Ang’s review published on Letterboxd:
Joel and Ethan Coen have always had this fascination of telling the story of life's darker side. Great opportunities that come with bad side effects. It's life's bleak turn of events for the protagonists in their films that bring this depressing magnetism. This peek into the mind of someone's life who's outlook on life is hopeless and grim. Llewyn Davies personifies this bleak nature in full glory.
A struggling musician trying to make a name for himself in the 60's New York folk scene, Llewyn does what every desperate musician hoping for a clean break has to do. Play small bars, sleep on couches, travel to auditions only to be rejected, wonder wether you're doing the right thing chasing a fragile dream and then do it all over again. It's something I've done and many more before me have done, but only few have made something of. It's rings with stark poignancy, so much so, that when those utterly beautiful songs came pouring from Llewyns soul, it brought tears to my eyes. Listening to Hang Me while writing this, the song that opened the movie, immediately brought forth the same emotions I had during the screening.
Like the Coen's other films, Inside Llewyn Davies broods with laid back pacing that seems like it may never get to where you're hoping it does at first, but the reality of it is, your eyes are never able to leave the events unfolding before you. Although long time collaborator and legendary cinematographer Roger Deakins wasn't able to lend himself this time around, second time collaborator and very capable Bruno Delbonnel stepped in, capturing each moment , especially the music performances, in a strikingly bleak, yet most beautiful way.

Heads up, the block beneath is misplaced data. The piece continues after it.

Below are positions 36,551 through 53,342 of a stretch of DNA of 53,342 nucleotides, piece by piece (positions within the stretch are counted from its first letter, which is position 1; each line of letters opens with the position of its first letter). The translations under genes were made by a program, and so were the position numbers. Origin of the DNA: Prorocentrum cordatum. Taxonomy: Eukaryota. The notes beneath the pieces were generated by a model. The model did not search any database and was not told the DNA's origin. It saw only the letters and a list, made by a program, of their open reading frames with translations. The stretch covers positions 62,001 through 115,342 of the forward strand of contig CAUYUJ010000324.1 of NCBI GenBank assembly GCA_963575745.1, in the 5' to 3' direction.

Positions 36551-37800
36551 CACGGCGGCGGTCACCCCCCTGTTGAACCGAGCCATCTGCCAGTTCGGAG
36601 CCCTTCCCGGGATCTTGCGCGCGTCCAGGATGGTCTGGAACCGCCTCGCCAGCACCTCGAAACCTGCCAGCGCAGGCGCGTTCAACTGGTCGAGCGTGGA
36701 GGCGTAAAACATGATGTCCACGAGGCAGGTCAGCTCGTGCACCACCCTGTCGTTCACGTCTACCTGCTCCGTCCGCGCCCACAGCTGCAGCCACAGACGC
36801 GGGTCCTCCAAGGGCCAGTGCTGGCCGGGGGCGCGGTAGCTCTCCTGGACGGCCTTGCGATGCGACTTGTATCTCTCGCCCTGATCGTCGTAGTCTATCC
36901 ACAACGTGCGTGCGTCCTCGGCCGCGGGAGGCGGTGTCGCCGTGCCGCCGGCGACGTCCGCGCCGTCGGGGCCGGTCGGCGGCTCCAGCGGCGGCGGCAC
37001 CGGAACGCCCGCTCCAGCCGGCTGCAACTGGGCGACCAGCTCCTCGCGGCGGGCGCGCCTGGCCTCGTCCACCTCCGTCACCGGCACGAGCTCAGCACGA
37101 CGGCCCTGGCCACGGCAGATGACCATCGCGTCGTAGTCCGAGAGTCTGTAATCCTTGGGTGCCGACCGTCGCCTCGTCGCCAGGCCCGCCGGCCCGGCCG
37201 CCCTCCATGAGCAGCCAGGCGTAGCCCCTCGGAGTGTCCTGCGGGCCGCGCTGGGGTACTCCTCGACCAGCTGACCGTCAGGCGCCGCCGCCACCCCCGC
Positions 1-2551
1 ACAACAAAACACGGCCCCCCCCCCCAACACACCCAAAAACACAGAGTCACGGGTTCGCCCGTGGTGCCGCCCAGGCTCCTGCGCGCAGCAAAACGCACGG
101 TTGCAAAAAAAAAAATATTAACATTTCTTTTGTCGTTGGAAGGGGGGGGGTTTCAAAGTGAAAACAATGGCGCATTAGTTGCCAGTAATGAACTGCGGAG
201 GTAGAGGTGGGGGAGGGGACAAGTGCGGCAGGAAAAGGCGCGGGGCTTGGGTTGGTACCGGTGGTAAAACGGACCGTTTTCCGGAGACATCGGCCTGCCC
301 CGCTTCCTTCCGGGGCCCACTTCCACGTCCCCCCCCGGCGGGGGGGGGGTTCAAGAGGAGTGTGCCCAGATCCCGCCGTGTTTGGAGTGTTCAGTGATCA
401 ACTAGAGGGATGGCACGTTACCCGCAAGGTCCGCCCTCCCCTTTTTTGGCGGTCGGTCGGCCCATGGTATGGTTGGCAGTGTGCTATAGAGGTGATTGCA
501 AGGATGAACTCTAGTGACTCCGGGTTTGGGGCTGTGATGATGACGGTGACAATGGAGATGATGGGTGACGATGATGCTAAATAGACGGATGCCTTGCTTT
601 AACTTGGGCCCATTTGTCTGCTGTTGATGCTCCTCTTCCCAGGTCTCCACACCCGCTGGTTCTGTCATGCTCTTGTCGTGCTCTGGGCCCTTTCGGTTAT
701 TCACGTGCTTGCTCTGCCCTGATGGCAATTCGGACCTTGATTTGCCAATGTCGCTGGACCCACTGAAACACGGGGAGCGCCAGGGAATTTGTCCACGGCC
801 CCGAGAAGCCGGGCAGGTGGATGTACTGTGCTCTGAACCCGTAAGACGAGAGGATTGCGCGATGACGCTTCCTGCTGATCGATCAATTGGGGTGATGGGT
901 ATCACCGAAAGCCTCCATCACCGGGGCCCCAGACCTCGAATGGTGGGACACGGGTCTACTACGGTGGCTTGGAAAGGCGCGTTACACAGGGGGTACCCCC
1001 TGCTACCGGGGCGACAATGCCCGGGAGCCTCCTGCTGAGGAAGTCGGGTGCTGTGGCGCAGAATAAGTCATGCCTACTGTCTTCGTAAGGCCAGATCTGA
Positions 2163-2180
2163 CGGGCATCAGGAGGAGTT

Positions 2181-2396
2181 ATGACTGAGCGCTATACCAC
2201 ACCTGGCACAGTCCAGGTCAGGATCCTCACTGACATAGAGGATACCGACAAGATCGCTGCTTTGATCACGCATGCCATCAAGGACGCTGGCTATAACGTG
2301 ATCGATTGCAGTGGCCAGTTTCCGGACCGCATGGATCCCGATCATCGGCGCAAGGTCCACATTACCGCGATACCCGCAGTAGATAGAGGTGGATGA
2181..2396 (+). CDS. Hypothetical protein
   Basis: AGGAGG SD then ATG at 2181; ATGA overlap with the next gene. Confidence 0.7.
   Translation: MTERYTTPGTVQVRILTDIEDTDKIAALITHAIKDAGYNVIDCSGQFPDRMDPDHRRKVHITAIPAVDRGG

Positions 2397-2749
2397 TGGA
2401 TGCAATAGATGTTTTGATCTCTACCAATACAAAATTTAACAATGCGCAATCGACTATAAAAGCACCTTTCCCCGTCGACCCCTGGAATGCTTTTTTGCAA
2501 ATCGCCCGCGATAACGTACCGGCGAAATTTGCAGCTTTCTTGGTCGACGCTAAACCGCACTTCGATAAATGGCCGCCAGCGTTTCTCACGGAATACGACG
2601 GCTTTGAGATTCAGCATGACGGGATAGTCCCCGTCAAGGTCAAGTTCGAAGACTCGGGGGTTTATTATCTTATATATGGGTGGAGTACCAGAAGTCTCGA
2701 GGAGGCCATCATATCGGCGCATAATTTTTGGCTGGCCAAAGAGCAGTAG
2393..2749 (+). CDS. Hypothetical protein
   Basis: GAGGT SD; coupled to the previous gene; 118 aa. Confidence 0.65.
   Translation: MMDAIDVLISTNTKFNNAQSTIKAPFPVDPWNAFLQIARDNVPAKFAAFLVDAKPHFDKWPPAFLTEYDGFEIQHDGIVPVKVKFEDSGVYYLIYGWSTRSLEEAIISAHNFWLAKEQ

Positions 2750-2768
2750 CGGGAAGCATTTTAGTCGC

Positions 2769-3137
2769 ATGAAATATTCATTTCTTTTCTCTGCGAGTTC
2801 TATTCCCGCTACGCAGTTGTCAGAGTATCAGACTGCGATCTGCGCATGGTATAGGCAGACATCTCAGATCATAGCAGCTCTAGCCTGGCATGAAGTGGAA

Oscar Issacs is undoubtedly a true natural, capturing the very essence of his character in an effortless performance certainly oscar worthy (no pun) The rest of the cast, Carey Mulligan, Justin Timberlake, Adam Driver, Stark Sands and John Goodman are all on point and breathe life into the Llewyn's depressing world. It's a top grade performance by the entire cast and crew.
It's a rare thing these days to come across films with such authenticity and substance to the point where you have to wonder if it's a biopic. Masterfully written and effortlessly shot, a classic that surely stands to be remembered for many years to come as one of the understated greats.